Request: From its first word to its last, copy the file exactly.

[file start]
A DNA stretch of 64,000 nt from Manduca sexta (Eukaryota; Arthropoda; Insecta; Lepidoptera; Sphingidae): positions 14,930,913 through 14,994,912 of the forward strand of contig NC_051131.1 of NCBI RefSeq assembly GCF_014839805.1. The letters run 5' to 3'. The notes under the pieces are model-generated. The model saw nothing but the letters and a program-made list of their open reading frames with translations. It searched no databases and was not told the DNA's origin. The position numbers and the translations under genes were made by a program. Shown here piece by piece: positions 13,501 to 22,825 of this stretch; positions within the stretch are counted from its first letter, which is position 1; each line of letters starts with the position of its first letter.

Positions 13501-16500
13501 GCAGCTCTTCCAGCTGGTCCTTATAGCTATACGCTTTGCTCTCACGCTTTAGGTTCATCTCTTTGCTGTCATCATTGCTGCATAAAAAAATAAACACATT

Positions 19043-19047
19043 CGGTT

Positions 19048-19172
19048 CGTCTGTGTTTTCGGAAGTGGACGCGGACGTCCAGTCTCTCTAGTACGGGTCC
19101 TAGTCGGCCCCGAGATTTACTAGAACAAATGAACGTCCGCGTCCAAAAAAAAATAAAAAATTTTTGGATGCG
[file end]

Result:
A DNA stretch of 64,000 nt from Manduca sexta (Eukaryota; Arthropoda; Insecta; Lepidoptera; Sphingidae): positions 14,930,913 through 14,994,912 of the forward strand of contig NC_051131.1 of NCBI RefSeq assembly GCF_014839805.1. The letters run 5' to 3'. The notes under the pieces are model-generated. The model saw nothing but the letters and a program-made list of their open reading frames with translations. It searched no databases and was not told the DNA's origin. The position numbers and the translations under genes were made by a program. Shown here piece by piece: positions 13,501 to 22,825 of this stretch; positions within the stretch are counted from its first letter, which is position 1; each line of letters starts with the position of its first letter.

Positions 13501-16500
13501 GCAGCTCTTCCAGCTGGTCCTTATAGCTATACGCTTTGCTCTCACGCTTTAGGTTCATCTCTTTGCTGTCATCATTGCTGCATAAAAAAATAAACACATT

Positions 19043-19047
19043 CGGTT

Positions 19048-19172
19048 CGTCTGTGTTTTCGGAAGTGGACGCGGACGTCCAGTCTCTCTAGTACGGGTCC
19101 TAGTCGGCCCCGAGATTTACTAGAACAAATGAACGTCCGCGTCCAAAAAAAAATAAAAAATTTTTGGATGCG